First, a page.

Suneil Kalia, MD, PhD, FRCS(C), is a scientist at Krembil Research Institute and Assistant Professor in Neurosurgery at the University of Toronto. His research laboratory focuses on understanding molecular mechanisms of protein homeostasis in neurodegeneration and on establishing model systems to study protein function in Parkinson’s disease (PD). As a neurosurgeon his clinical focus is on the surgical management of movement disorders, particularly PD.

Dr. Kalia received his BSc at McGill University and his MD and PhD degrees from the University of Toronto. In 2006 he entered the neurosurgery residency program at University of Toronto, during which he completed a postdoctoral research fellowship at the Massachusetts General Hospital Institute for Neurodegenerative Disease at Harvard University. After obtaining his FRCS(C) in neurosurgery, he undertook subspecialty training in stereotactic and functional neurosurgery at the Toronto Western Hospital.

His team is actively working on developing novel biological therapies that are designed to slow or halt the progression of neurodegeneration in PD.
Parkinson’s disease (PD) is a disabling movement disorder that affects between 1-3% of the Canadian population over the age of 65. Poor handling and elimination of misfolded proteins has been identified as central in the molecular pathogenesis of PD. A special class of proteins within the cell called “chaperones” is responsible for refolding misfolded or damaged proteins. If the chaperone system cannot adequately deal with these misfolded proteins, they are targeted to specialized disposal systems in the cell including the ubiquitin-proteasome system and the autophagy-lysosomal system. Together these pathways are critical to maintain protein quality control within a cell. If they are dysfunctional or overwhelmed then neurodegeneration ensues.
 
Our current work is aimed at:
1)      Understanding how chaperone molecules fail to maintain adequate protein quality control in PD and other neurodegenerative disorders;
2)      Dissecting molecular pathways that contribute to aberrant protein disposal via the proteasome and lysosomal systems in PD; and,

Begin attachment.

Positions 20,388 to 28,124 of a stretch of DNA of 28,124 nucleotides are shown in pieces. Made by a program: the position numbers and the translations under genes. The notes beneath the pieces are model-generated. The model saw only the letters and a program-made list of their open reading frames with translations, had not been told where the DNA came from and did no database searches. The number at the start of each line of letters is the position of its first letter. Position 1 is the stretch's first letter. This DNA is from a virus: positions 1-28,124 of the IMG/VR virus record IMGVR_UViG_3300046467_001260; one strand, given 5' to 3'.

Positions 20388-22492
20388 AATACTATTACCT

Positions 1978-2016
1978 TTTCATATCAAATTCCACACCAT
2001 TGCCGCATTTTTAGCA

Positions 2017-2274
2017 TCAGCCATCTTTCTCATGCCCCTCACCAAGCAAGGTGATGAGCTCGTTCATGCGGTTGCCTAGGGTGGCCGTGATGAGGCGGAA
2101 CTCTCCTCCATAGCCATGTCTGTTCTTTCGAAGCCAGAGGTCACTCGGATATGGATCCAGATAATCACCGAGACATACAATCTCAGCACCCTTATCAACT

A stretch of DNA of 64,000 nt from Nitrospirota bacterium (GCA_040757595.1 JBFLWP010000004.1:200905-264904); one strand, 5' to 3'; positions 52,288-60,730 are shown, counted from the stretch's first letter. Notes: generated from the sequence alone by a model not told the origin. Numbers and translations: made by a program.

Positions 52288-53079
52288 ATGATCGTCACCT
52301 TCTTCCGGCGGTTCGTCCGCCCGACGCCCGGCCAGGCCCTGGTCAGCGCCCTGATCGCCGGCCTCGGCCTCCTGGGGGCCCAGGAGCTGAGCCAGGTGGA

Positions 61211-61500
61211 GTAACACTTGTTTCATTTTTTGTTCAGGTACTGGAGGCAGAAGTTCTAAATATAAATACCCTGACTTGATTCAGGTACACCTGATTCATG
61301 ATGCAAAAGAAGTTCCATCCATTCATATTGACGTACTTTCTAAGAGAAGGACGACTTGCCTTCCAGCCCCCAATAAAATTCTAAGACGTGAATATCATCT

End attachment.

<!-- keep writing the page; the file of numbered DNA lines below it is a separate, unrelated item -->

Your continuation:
3)      Developing innovative methods to target and regulate these protein quality control pathways in PD and other neurodegenerative disorders.
 
Our ultimate goal is to find ways to mitigate the loss of neurons in the brain to be able to slow or even halt the progression of PD and other neurodegenerative disorders.
J Korean Neurosurg Soc. 2019 May;62(3):353-360
Lee EJ, Kalia SK, Hong SH
J Neurosurg. 2019 Feb 22;:1-9
Lee DJ, Milosevic L, Gramer R, Sasikumar S, Al-Ozzi TM, De Vloo P, Dallapiazza RF, Elias GJB, Cohn M, Kalia SK, Hutchison WD, Fasano A, Lozano AM
Mov Disord. 2019 Feb 15;:
De Vloo P, Reddy GD, Rowland N, Sammartino F, Llinas M, Paul D, Murray BJ, Lang AE, Fasano A, Munhoz RP, Kalia SK
J Neurosci. 2019 Jan 29;:
Gondard E, Teves L, Wang L, McKinnon C, Hamani C, Kalia SK, Carlen PL, Tymianski M, Lozano AM
Book. 2018 12 21
Stoker TB, Greenland JC
Ann Clin Transl Neurol. 2019 Jan;6(1):174-185
McKinnon C, Gros P, Lee DJ, Hamani C, Lozano AM, Kalia LV, Kalia SK
Mov Disord. 2019 Jan 11;:
De Vloo P, Lee DJ, Dallapiazza RF, Rohani M, Fasano A, Munhoz RP, Ibrahim GM, Hodaie M, Lozano AM, Kalia SK
J Magn Reson Imaging. 2018 Dec 15;:
Hancu I, Boutet A, Fiveland E, Ranjan M, Prusik J, Dimarzio M, Rashid T, Ashe J, Xu D, Kalia SK, Hodaie M, Fasano A, Kucharczyk W, Pilitsis J, Lozano A, Madhavan R
Mov Disord. 2018 Nov 13;:
Harmsen IE, Lee DJ, Dallapiazza RF, De Vloo P, Chen R, Fasano A, Kalia SK, Hodaie M, Lozano AM
Mov Disord. 2018 Nov 13;:
Picillo M, Lizarraga KJ, Friesen EL, Chau H, Zhang M, Sato C, Rooke G, Munhoz RP, Rogaeva E, Fraser PE, Kalia SK, Kalia LV

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Assistant Professor University of Toronto